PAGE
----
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Title:
SYSTEM FOR MANAGING AND CONTROLLING THE MOVEMENT OF PEOPLE AND/OR GOODS INSIDE OF EQUIPPED AREAS
Document Type and Number:
WIPO Patent Application WO/2008/015709
Kind Code:
A1
Abstract:
The invention relates to a management and control system comprising, in combination: at least one check-in terminal connected to a management and control centre, which is equipped with means designed to store the data for recognition of the passenger on purposely provided transponders to be affixed to the luggage and to the embarkation card; as well as at least one first electronic gate for the people and the hand luggage and at least one second electronic gate for the luggage accompanying the passenger, located at the check-in desk; and at least one third electronic gate for the passengers and hand luggage at a point corresponding to the entry hatch to the aeroplane and at least one fourth electronic gate for the luggage accompanying the passenger at a point corresponding to the loading hatch of the aeroplane. Said management and control centre, connected to the gates and check-in terminals, verifies the effective matching between the data contained in the transponders affixed to the luggage and the embarkation card, issuing a warning in real time in the event of any possible discordance.

Inventors:
MATTEI LAMBERTO (IT)
Application Number:
IT2006/000602
Publication Date:
February 07, 2008
Filing Date:
August 04, 2006
Export Citation:
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Assignee:
BIANCHI GIORGIO (IT)
MATTEI LAMBERTO (IT)
International Classes:
G06Q10/00; G07C9/00
Domestic Patent References:
WO2002015115A12002-02-21
WO2003096282A12003-11-20
WO2003075216A12003-09-12
Foreign References:
US6108636A2000-08-22
US20050083171A12005-04-21
FR2844901A12004-03-26
FR2281176A11976-03-05
DE10003314A12001-08-02
US7030760B12006-04-18
Attorney, Agent or Firm:
SARPI, Maurizio (Via Collina 36, Roma, IT)
Download PDF:
Claims:

CIAIMS

1. A system for managing and controlling the movement of people and/or goods within equipped areas, such as for example an airport, characterized in that it comprises, in combination:

- at least one terminal or check-in desk connected to a management and control centre, which is equipped with means designed to store the recognition data of a passenger on purposely provided transponders to be affixed to the luggage and to the embarkation card;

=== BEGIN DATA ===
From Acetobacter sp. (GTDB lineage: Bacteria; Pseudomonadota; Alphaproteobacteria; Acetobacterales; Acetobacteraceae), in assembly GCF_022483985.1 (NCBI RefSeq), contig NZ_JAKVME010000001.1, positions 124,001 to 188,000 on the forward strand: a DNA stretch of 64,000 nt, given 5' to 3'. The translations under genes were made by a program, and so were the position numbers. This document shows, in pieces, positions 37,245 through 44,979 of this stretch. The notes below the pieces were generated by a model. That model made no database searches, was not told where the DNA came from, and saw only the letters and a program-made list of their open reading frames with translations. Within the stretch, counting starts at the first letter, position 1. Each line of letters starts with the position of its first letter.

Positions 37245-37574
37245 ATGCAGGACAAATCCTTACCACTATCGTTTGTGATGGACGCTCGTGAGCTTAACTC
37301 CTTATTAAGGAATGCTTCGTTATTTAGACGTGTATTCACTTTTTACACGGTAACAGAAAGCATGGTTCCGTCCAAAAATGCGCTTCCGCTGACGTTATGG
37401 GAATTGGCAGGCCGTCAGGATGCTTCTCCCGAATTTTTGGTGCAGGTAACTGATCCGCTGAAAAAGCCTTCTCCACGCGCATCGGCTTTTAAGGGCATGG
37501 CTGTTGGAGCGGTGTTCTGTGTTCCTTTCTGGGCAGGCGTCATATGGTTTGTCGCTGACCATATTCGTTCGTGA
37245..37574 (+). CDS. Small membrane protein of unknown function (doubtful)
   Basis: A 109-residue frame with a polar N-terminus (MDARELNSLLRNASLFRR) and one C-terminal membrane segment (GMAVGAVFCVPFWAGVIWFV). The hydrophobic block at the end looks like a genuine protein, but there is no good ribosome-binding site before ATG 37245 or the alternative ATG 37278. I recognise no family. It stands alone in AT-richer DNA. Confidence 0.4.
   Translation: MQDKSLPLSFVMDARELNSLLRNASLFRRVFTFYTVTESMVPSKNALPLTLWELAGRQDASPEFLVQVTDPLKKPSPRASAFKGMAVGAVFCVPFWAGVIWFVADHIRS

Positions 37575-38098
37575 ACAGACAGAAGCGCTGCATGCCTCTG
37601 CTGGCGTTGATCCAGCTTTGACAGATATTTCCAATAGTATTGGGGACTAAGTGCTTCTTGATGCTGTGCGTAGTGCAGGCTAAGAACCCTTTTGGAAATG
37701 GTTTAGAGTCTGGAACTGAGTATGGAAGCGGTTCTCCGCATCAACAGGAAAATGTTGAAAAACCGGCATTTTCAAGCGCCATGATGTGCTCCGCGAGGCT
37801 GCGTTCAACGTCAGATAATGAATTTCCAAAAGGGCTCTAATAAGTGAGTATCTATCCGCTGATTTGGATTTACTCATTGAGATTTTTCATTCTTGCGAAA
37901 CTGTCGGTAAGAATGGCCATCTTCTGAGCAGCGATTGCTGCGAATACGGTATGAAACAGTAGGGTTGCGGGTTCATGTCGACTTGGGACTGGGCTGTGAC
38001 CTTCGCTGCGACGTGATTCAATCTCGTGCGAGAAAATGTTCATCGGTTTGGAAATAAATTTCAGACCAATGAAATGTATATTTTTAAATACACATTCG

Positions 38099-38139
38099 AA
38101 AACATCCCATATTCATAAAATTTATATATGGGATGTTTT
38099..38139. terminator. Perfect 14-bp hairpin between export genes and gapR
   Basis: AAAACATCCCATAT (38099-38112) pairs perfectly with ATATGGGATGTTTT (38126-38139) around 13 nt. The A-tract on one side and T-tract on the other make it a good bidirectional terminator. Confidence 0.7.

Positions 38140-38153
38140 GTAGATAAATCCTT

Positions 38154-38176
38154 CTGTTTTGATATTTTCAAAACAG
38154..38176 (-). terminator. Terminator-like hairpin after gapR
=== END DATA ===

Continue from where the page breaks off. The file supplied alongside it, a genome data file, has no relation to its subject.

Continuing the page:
- at least one first electronic gate (Gl) for people and hand luggage, located at the check-in desk;

- at least one second electronic gate (G2) for the luggage accompanying the passenger, located at the check-in desk;

- at least one third electronic gate (G3) for the passengers and hand luggage located at the entry hatch to the aeroplane; and - at least one fourth electronic gate (G4) for the luggage accompanying the passenger located at the loading hatch of the aeroplane; said management and control centre being connected to said gates and check-in terminals for receiving and transmitting data, and being designed to check the effective matching between the data detected by the transponders affixed to the luggage and to the embarkation card during their transit through the gates themselves, issuing a warning in real time of any possible discordance.

2. The system according to the preceding claim, characterized in that it comprises, at the check-in point, at least one electronic gate (Gl) dedicated to the entry of the passengers and of the possible hand luggage into an area reserved to departing passengers, and at least one electronic gate (G2) dedicated to the entry of the luggage accompanying the passenger (for the hold) into the area reserved to departing luggage.

3. The system according to Claim 1 or Claim 2, characterized in that said electronic gates are designed to read the data contained on purposely provided RFID tags of a known type that have been associated and applied to the usual embarkation card of the passenger and to the corresponding and well-known labels that are affixed to the passenger' s luggage, including hand luggage, and to issue a warning, upon indication by the management* and control centre, of any possible incongruence or anomalies at the passage of the passenger and/or of the corresponding luggage; said anomalies comprising: entry into the aeroplane of unforeseen passengers and/or luggage, absence of passengers and/or luggage at the moment of departure, passage of a passenger with a piece of luggage not corresponding to the passenger's embarkation card. 4. The system according to any one of the preceding claims, characterized in that, the control of passenger/luggage matching comes about in real time; in fact, all the gates are connected together and/or with a data-processing centre of the management and control centre via wired connectio'n (e.g., ethernet) or via